Ten minutes later, I pulled in front of the house I had grown up in, the house generations of my family had lived in. I parked on the street almost directly in front of the main gate. For a minute, I sat there, studying the house. The eight-foot tall stone fence with wrought iron toppers was designed for privacy and ran along three sides of the house. The front of the fence was wrought iron. Welded finials topped the fence; I knew from personal experience the finials were as effective at deterring someone from trying to climb the fence as they were decorative. Then there was the iron gate. It was closed, as it always was unless guests were expected. I didn’t need to get out of the car to know it was also firmly locked. Getting through the gate would be the first hurdle.

The house itself was one of the oldest homes in town. It also looked almost new. People for years had wanted to know how my family managed to keep in such good shape. No one saw workmen, not very often at any rate, doing any maintenance. When asked, each generation’s matriarch would simply smile and say it was an old family secret.

And man was it some secret.

Three stories, sprawling, balconies on the top floors for the bedrooms, it had been both a joy and a prison growing up. Not that any of my friends had understood. Well, a few had but their families had their own weirdness. That was the only thing that had kept me sane all those years. Mossy Creek isn’t your normal town and if you lived on this side of the tracks, weird was the norm of the day.

Wanting to get this part over before the cops arrived, I climbed out of the SUV. Part of me wished I’d dared leave Ali with Miss Peggy. She did not know about this part of my life and I couldn’t help wondering how I was going to explain to her that the house hated me and wouldn’t let me inside. But I hadn’t left her with Miss Peggy and I had to find out if the house was going to cooperate and let me in before the sheriff arrived.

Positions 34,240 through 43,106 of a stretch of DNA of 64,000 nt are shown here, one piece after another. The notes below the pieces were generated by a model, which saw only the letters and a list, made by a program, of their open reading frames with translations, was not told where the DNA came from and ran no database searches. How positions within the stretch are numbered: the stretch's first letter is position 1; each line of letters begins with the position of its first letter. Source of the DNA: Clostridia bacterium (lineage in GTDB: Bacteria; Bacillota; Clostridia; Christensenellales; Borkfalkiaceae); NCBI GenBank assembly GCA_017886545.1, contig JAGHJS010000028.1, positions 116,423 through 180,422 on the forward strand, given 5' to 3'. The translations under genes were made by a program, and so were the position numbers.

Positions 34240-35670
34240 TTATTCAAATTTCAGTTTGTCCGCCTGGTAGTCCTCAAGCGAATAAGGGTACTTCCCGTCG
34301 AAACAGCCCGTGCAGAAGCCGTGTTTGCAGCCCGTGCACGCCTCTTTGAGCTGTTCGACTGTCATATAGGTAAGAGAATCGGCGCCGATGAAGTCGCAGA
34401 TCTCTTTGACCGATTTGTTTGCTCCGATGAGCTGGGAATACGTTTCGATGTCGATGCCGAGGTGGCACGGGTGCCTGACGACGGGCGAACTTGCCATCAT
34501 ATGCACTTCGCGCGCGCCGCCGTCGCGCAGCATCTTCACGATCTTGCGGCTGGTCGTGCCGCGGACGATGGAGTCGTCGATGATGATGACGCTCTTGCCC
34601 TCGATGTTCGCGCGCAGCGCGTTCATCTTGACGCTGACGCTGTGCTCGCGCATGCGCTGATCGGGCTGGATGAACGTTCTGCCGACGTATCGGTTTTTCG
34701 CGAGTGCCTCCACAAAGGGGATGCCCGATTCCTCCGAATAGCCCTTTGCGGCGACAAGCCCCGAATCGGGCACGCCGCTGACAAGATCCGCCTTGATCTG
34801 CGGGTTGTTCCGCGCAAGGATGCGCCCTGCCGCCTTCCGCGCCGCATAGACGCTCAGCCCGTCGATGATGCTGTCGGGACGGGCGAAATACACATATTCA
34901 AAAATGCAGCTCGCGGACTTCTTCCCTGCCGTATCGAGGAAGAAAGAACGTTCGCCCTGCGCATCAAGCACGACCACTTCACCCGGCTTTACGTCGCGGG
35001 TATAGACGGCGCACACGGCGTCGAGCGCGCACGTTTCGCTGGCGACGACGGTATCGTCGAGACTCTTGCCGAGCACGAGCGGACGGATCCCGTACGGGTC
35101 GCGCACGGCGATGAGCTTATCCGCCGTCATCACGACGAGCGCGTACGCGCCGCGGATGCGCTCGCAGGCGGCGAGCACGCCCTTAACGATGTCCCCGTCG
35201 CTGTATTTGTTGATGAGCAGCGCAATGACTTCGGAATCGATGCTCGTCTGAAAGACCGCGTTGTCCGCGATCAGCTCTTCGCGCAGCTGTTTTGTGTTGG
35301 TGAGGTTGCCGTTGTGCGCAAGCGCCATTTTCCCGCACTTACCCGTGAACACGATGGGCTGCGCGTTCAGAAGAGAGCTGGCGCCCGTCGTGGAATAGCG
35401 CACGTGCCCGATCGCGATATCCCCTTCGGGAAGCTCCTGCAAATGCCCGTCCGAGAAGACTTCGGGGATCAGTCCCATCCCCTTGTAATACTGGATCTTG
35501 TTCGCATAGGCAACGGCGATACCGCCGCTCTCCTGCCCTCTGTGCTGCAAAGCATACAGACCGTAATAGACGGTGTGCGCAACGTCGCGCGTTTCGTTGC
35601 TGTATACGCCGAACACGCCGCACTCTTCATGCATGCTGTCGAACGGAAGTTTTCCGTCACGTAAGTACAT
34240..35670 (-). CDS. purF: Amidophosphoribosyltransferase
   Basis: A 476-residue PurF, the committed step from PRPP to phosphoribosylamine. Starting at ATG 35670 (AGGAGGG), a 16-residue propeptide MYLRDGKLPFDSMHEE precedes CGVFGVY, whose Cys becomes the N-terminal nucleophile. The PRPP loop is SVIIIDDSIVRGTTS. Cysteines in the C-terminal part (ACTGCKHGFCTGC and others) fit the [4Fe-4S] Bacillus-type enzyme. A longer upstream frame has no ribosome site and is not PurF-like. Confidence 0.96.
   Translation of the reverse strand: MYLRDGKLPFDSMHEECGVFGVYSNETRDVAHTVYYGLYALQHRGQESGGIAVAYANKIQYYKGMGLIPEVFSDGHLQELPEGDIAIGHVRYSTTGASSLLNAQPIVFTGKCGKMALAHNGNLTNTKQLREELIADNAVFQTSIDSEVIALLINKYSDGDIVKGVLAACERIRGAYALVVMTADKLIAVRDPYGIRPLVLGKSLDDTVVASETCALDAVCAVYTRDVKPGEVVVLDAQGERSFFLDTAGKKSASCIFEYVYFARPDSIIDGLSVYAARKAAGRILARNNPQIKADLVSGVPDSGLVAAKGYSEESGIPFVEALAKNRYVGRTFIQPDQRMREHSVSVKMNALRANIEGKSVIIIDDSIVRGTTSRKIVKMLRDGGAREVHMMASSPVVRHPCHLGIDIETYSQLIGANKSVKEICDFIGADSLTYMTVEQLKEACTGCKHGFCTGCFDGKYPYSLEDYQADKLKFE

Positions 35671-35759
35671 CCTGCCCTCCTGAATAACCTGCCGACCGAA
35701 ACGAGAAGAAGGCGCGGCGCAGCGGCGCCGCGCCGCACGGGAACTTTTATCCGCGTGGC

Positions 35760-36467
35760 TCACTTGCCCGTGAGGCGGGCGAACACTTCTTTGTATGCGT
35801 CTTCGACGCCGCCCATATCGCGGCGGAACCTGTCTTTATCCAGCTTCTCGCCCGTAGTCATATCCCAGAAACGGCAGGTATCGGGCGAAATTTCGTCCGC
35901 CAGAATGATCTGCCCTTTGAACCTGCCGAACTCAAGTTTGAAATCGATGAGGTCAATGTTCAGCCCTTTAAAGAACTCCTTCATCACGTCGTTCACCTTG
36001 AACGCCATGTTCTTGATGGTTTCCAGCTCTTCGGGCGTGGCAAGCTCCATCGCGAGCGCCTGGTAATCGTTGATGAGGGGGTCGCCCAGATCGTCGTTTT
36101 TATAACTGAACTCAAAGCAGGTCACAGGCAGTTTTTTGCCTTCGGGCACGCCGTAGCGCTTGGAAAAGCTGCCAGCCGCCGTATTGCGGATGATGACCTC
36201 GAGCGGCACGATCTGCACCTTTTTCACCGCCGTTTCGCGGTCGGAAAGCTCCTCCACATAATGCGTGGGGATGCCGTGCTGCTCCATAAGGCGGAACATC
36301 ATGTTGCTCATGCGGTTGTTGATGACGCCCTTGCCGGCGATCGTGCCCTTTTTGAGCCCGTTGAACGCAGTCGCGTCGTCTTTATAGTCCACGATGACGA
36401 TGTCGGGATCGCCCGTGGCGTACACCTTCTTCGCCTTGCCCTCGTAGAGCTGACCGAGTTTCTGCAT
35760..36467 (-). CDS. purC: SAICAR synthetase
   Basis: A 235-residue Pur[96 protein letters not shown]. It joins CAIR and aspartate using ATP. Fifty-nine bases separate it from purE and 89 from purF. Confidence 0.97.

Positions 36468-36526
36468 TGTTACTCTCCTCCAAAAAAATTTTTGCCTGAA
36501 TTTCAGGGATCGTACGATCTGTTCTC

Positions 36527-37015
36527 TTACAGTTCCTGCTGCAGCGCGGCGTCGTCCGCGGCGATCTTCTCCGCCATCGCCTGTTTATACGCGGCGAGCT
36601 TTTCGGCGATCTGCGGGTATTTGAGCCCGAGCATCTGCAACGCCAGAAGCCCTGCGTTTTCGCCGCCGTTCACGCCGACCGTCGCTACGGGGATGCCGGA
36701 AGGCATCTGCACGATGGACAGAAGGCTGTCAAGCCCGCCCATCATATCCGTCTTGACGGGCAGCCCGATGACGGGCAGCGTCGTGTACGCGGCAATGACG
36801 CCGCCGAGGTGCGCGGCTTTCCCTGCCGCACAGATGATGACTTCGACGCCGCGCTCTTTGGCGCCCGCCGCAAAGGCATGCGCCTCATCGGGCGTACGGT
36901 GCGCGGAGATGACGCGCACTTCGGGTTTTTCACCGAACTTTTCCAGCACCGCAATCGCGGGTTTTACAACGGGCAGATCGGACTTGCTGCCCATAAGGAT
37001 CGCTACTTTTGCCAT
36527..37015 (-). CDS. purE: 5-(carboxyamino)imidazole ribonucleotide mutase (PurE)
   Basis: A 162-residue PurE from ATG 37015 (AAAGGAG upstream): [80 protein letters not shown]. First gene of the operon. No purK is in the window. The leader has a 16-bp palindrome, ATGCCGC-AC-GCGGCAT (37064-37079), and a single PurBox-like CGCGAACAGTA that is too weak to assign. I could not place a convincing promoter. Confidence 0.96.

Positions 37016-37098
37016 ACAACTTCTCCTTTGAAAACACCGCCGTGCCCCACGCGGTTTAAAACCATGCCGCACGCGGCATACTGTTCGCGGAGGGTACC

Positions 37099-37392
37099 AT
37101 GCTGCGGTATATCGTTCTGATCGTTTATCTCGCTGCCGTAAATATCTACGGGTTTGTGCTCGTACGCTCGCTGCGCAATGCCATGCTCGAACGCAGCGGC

“This where Grandma lives?” Ali asked as she craned her neck to look around.

Guilt washed over me at the question. In spite of my issues with the town and my family, I’d been wrong not to bring Ali here before now. At least Mom seemed to understand. Not once in the more than a dozen times she had come to Montana after Ali’s birth had she said anything about us not coming to visit. I knew she wanted us to but somewhere over the last eleven or twelve years she had come to understand that I would come back in my own time. I just hoped it wasn’t too late now.

“Yes, sweetie. This is where Grandma lives and it’s I grew up.” I drew a deep breath and said a quick prayer that the house wouldn’t do something I’d regret. “It’s a very special house. Did you know the gate only lets people your grandma wants inside?”

Please let it let me inside.

I could count on one hand the number of times the gate had not played its games with me. It let me know in a number of different ways that it did not approve of me. I was a disappointment. I wasn’t like the rest of the family. Because of that, I had little faith that it would let me in now. But maybe it would let Ali in. After all, she was special, just like my mother and my siblings.

Almost without realizing what I was doing, I started talking, partly to Ali and partly to the gate. I needed to get inside, not for myself but for my mother, for Ali and for the rest of the family. The gate knew I wouldn’t be there if it wasn’t important. Please, let me in. I would do only what was necessary and then leave. But I needed to find out what happened to my mother. Was Mom even inside?